As long as I"m taking guesses, here's some interesting speculation. ATS-55 is essentially ATS-34 with the moly removed. The theory apparently being that we can remove the very-expensive moly, and end up with a steel that's nearly as good, at a nicely-lowered price point. People have been complaining that ATS-55's edge holding and rust resistance are worse than ATS-34's. So, how would removing the moly account for that? First, once the moly is removed, that means all of ATS-55's carbides are softer chromium carbides instead of having some harder moly carbides, which reduces wear resistance. Second, with the moly gone, more chromium is tied up in carbides means that there's less free chromium to provide rust resistance.

Joe
 
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The main cutting blade of Kasumi knives is made of V-Gold N10 (aka VG-10). On both sides on the main cutting blade fine damascus stainless steel pattern is clad. The are great kitchen knives!

Hattori have used Takefu V-10. I've head that Takefu V-10 is very similar to VG-10. Hi-tech Hattori knives have laminated blades - Cowry-X and 420J1.
 

dogboye

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Nov 23, 1999
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Originally posted by Joe Talmadge
As long as I"m taking guesses, here's some interesting speculation. ATS-55 is essentially ATS-34 with the moly removed. The theory apparently being that we can remove the very-expensive moly, and end up with a steel that's nearly as good, at a nicely-lowered price point. People have been complaining that ATS-55's edge holding and rust resistance are worse than ATS-34's. So, how would removing the moly account for that? First, once the moly is removed, that means all of ATS-55's carbides are softer chromium carbides instead of having some harder moly carbides, which reduces wear resistance. Second, with the moly gone, more chromium is tied up in carbides means that there's less free chromium to provide rust resistance.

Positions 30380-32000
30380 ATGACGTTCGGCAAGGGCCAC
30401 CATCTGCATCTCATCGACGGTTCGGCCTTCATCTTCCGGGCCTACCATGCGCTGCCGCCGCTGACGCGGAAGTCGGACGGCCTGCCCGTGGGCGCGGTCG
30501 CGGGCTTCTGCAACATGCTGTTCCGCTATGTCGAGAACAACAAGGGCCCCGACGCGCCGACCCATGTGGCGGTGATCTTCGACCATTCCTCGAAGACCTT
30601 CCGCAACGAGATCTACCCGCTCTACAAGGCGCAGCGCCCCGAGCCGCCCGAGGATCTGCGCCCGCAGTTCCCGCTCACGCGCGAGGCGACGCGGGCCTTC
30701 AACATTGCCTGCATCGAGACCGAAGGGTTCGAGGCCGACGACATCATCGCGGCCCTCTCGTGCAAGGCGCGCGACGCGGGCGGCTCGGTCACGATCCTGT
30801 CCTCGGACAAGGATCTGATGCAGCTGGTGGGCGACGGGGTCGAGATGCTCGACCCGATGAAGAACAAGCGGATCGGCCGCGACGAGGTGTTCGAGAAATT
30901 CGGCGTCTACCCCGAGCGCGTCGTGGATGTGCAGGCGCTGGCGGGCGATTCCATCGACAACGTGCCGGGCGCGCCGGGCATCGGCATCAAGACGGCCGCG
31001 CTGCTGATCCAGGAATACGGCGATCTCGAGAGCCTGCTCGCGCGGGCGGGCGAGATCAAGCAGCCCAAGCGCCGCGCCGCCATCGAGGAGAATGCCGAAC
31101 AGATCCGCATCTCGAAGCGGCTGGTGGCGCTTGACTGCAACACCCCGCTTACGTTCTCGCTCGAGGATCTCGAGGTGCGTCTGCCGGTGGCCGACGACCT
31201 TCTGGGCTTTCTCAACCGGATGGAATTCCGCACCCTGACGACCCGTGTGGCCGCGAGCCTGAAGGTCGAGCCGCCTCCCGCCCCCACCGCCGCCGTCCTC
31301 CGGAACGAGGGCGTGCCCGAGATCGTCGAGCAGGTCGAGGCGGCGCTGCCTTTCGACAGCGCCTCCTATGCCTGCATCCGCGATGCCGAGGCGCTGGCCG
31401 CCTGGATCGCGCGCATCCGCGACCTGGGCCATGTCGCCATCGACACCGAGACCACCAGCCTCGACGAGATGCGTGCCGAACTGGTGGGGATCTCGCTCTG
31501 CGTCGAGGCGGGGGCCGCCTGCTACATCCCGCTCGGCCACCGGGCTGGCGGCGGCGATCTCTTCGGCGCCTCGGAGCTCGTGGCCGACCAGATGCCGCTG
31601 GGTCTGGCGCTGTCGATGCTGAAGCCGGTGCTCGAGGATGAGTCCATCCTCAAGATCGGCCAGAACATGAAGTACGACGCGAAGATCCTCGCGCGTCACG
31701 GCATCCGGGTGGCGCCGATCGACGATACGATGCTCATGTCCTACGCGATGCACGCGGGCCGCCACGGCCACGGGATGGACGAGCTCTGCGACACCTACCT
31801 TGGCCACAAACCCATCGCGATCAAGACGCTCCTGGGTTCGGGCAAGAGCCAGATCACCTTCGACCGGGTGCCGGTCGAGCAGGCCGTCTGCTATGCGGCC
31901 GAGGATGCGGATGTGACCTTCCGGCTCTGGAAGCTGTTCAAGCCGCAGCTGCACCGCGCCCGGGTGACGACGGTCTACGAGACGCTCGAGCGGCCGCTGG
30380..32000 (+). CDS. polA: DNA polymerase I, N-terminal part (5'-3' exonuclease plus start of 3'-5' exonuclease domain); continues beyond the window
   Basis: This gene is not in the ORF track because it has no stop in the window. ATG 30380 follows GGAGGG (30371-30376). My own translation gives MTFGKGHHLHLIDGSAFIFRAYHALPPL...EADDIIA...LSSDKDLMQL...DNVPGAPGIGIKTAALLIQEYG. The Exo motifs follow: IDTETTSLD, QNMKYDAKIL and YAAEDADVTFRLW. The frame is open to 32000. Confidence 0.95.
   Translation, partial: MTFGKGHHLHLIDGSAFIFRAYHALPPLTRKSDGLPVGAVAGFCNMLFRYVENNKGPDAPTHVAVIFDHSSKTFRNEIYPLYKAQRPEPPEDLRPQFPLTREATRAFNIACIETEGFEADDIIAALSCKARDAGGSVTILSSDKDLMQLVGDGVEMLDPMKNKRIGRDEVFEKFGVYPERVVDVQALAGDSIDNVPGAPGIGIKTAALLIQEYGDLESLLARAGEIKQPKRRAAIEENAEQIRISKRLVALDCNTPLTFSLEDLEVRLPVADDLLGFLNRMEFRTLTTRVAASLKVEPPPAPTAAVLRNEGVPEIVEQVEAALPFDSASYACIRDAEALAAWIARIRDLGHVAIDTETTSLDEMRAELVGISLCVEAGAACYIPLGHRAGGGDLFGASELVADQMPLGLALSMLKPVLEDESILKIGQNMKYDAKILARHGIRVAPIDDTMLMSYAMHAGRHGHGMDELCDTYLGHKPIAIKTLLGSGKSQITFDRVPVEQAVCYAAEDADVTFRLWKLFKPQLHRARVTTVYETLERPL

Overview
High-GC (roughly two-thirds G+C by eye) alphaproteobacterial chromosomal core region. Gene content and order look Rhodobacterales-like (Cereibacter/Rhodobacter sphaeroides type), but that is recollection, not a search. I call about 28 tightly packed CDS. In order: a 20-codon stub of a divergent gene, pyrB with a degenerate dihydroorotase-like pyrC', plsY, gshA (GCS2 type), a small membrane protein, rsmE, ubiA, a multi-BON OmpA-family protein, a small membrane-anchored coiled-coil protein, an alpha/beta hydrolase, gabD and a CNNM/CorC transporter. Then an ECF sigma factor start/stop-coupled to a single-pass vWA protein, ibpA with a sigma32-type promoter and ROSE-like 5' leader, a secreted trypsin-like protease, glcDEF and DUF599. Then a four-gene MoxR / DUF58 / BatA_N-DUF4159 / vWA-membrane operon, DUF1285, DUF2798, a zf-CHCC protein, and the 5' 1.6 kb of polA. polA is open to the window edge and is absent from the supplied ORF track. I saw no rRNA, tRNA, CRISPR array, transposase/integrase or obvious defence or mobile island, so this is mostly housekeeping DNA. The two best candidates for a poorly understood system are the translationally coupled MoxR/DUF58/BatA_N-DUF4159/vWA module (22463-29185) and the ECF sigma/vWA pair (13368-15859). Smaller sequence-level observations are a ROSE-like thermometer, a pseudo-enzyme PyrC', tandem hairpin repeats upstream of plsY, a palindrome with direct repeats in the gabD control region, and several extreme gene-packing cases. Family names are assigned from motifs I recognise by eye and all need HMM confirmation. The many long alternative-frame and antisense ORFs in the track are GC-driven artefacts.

The interesting thing though, Joe, is that my ATS-55 blades seem to have and hold that sharp feeling edge moreso than my Spyderco ATS-34. And I've never had any corrosion problems with those ATS-55 blades. Just another data point, even though it doesn't lie on the preferred curve. ;)
 
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Originally posted by rockspyder


The interesting thing though, Joe, is that my ATS-55 blades seem to have and hold that sharp feeling edge moreso than my Spyderco ATS-34. And I've never had any corrosion problems with those ATS-55 blades. Just another data point, even though it doesn't lie on the preferred curve. ;)

The preferred curve can be very fickle :) Actually, I haven't noticed particularly bad wear resistance in ATS-55, but I have noticed it seems to rust pretty easily. This kind of anectodal evidence don't really mean much, but when enough people start saying the same thing, I consider it at least worth looking at.

Joe
 
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Originally posted by Joe Talmadge


The preferred curve can be very fickle :) Actually, I haven't noticed particularly bad wear resistance in ATS-55, but I have noticed it seems to rust pretty easily. This kind of anectodal evidence don't really mean much, but when enough people start saying the same thing, I consider it at least worth looking at.

Joe

Had a delica(endura?), can't remember that was ATS-55. Cut an apple with it while camping. Soon forgot about the apple and returned it to its normal spot on waistband. Next morning, HUGE pits in the blade. I'd say about the size of the head of eyeglass screw, and half as deep. Caves really. Shocked me at first, but then realized that the citric acid had all night too work on the blade. I had an apple remove some blueing from a gun too, so my surprise was short lived. I didn't send the blade back, was my fault and had nothing to do with Spyderco's choice of steel. I know better now. ATS-55 just requires that ya watch what you do.